a small piece of cloth or paper, usually square, for use in wiping the lips and fingers and to protect the clothes while eating.
Chiefly British. a diaper.
Scot. and North England. a handkerchief.
Scot. a kerchief or neckerchief.

Origin of napkin

1350–1400; Middle English, equivalent to nape tablecloth (< Middle French nappe < Latin mappa napkin) + -kin; cf. map Unabridged Based on the Random House Unabridged Dictionary, © Random House, Inc. 2019

Related Words for napkin

cloth, towel, wipe, doily, serviette

Examples from the Web for napkin

Contemporary Examples of napkin

Historical Examples of napkin

British Dictionary definitions for napkin



Also called: table napkin a usually square piece of cloth or paper used while eating to protect the clothes, wipe the mouth, etc; serviette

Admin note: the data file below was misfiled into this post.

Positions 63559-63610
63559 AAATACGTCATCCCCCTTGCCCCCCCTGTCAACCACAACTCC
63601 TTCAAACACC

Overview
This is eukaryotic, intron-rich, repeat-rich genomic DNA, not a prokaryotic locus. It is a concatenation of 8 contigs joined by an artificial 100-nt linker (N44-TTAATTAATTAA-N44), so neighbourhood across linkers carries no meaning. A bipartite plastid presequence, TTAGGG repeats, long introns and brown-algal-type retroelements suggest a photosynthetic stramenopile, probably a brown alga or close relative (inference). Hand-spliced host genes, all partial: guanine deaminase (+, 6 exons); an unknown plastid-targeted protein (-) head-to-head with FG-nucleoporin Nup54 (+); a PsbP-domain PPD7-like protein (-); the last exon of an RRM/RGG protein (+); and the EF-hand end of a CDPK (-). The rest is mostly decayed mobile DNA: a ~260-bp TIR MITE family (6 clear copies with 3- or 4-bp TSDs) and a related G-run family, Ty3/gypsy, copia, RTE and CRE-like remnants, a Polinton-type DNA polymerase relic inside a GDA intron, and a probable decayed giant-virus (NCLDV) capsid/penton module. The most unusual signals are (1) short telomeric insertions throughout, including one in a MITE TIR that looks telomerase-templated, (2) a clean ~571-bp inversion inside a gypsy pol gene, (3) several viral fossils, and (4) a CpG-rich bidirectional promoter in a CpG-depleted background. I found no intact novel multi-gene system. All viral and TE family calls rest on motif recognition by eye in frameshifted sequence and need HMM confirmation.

rare a similar piece of cloth used for example as a handkerchief or headscarf
a more formal name for nappy 1
a less common term for sanitary towel

Word Origin for napkin

C15: from Old French, from nape tablecloth, from Latin mappa small cloth, towel; see map
Collins English Dictionary - Complete & Unabridged 2012 Digital Edition © William Collins Sons & Co. Ltd. 1979, 1986 © HarperCollins Publishers 1998, 2000, 2003, 2005, 2006, 2007, 2009, 2012

Word Origin and History for napkin

early 15c., from Old French nape "tablecloth, cloth cover, towel" (from Latin mappa; see map (n.)) + Middle English -kin "little." No longer felt as a diminutive. The Old French diminutive was naperon (see apron).

Online Etymology Dictionary, © 2010 Douglas Harper